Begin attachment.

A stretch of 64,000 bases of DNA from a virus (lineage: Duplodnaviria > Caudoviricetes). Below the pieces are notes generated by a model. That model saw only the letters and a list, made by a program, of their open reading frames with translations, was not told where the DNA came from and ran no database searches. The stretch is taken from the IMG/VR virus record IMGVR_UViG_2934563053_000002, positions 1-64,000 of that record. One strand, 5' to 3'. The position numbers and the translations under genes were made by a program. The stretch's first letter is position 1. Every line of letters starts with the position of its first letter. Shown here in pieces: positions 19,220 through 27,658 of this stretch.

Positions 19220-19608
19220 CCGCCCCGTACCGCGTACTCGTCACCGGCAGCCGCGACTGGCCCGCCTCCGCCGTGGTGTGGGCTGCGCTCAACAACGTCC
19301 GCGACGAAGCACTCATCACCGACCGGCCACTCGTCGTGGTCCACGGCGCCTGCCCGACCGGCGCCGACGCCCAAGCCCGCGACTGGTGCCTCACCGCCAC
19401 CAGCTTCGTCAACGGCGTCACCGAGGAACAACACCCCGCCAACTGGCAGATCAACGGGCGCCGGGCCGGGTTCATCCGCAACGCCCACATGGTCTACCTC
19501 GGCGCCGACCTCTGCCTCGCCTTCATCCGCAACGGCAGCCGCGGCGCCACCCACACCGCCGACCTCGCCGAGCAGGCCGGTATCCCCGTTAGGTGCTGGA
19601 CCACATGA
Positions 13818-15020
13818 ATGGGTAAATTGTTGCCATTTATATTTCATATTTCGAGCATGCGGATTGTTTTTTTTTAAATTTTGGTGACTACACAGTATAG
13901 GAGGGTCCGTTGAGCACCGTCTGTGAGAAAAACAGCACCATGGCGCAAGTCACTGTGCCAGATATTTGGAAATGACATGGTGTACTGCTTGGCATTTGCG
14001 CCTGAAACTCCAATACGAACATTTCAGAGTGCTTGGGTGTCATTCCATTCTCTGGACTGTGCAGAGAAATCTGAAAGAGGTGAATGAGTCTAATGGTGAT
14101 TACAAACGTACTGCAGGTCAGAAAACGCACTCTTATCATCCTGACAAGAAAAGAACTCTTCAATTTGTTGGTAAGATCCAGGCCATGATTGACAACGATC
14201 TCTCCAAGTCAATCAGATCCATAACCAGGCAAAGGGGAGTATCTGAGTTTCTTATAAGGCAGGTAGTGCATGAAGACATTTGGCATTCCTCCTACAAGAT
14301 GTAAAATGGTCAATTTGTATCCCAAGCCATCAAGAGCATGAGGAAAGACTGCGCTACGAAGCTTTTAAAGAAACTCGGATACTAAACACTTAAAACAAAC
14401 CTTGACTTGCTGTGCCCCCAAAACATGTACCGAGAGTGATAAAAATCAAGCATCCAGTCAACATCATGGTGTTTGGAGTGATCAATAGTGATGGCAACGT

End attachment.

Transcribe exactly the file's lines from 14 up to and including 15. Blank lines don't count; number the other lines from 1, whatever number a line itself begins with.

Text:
14301 GTAAAATGGTCAATTTGTATCCCAAGCCATCAAGAGCATGAGGAAAGACTGCGCTACGAAGCTTTTAAAGAAACTCGGATACTAAACACTTAAAACAAAC
14401 CTTGACTTGCTGTGCCCCCAAAACATGTACCGAGAGTGATAAAAATCAAGCATCCAGTCAACATCATGGTGTTTGGAGTGATCAATAGTGATGGCAACGT